Training must begin early with the Gordon as they are strong willed and have a mind of their own. You must have a firm hand with them or they will walk all over you. They want to please their family so they will learn fast if firm.

Compared to the other setters, the Gordon has the most sense. This dog is usually a calm dog, but if he feels his family is in danger he will stand his ground. They need a lot of room to run while being trained or playing.

Care

The Gordon is not an apartment type dog, they need a big fenced in yard to get their exercise. if they do not get their exercise, they will become unmanageable inside. Regular combing of their coats will remove excess fur underneath and prevent shedding all over your house. If training for hunting, check the fur for burrs and other debris in their coats.

You will want to bath only when necessary so as not to remove oil in the coat because this keeps it shiny. Trim up the hair between the toes, underneath, and clip the toenails.

Your Gordon should be on a healthy diet. You want them to be lean but not skinny. You want a thin layer of fat on the ribs when you pet them. Feeding them a nutritious meal when they are young will build up the bone density they need when older. Keep plenty of fresh water handy for them to drink whenever they need it.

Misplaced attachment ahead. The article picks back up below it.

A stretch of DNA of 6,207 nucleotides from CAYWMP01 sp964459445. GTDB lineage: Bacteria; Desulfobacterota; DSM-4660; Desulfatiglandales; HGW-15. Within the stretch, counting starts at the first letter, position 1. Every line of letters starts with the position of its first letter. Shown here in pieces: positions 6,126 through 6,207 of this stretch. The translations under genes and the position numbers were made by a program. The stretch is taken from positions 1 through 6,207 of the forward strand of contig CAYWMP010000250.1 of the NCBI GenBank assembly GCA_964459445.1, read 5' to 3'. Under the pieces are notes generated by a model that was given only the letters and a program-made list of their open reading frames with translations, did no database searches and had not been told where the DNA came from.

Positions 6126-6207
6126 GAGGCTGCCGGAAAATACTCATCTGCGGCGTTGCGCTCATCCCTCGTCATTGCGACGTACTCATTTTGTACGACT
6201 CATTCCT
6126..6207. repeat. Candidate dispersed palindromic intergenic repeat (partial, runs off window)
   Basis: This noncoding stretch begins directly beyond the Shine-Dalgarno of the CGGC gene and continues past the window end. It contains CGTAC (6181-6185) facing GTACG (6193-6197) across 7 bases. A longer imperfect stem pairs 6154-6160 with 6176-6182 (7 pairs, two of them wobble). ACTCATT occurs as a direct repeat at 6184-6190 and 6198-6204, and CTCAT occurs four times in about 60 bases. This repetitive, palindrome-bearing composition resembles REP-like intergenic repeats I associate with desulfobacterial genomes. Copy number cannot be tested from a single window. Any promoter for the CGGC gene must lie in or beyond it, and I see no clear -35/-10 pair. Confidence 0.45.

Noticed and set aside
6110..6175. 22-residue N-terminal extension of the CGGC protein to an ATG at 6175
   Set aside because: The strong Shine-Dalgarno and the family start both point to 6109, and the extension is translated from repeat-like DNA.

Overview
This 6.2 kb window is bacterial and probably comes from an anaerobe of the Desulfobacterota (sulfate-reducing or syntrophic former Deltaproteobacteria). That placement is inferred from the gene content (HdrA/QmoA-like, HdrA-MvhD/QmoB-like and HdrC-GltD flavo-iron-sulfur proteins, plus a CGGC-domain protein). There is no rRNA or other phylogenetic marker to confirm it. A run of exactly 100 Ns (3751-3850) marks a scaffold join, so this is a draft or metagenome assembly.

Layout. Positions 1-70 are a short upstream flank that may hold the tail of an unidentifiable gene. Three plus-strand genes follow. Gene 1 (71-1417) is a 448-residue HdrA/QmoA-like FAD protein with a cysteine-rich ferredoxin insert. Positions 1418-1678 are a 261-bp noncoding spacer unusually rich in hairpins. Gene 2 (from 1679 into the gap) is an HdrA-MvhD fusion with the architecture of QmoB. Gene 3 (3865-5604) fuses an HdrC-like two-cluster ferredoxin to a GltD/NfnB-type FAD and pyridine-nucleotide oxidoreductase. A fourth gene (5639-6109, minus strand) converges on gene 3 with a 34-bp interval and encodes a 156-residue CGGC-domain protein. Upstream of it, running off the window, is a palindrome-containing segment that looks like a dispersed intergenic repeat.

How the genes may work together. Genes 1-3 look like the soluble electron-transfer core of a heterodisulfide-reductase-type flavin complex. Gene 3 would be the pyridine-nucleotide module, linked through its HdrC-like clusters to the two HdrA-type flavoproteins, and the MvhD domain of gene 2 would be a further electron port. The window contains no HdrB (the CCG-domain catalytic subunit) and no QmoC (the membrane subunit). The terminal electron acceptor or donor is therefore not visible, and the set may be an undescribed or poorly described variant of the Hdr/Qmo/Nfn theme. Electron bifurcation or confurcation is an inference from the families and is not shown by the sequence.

History

In the 17th century, the black and fallow dogs are mentioned in history. The fourth Duke of Gordon, Alexander started his kennel at Gordon castle. His preference of the Gordon’s was the black and tan colored ones.

In training, he would not shoot over the head of any of his dogs until they were at least five years of age because they were still to rambunctious. The breeders today still uphold this training.

The kennel owners Alexander the 4th duke passed away in 1827 and then the fifth duke passed away in 1836. Therefore, the dogs were given away to some of the castle keepers and friends. The remainder of the kennel was sold off and only one of the dogs was black and tan. this was a 5-year-old named Duke.

In 1875, the sixth Duke was created named The Duke of Richmond and Gordon. He started the kennel back up and it is said he had a rich breed that was very strong. His kennel closed in 1907 and a Mr. Sharpe bought the remaining stock. These colors were black, white, and tan.

The Gordon history goes way back to about two centuries, maybe even three. The late Duke of Gordon made the breed the excellent breed it is today by perfecting it. Records of the first studbook covered from 1859 to 1874, there were 126 black and tan setters listed in it. In January 1924, the kennel Club accepted the name of Gordon setter for the breed and had it registered in this manner.

To this day, you can see the breeding that the Duke bestowed in the animal as it walks and carries itself. It has a certain regal quality when he has his head held high and looks at you. You can see in his eyes the majestic vision.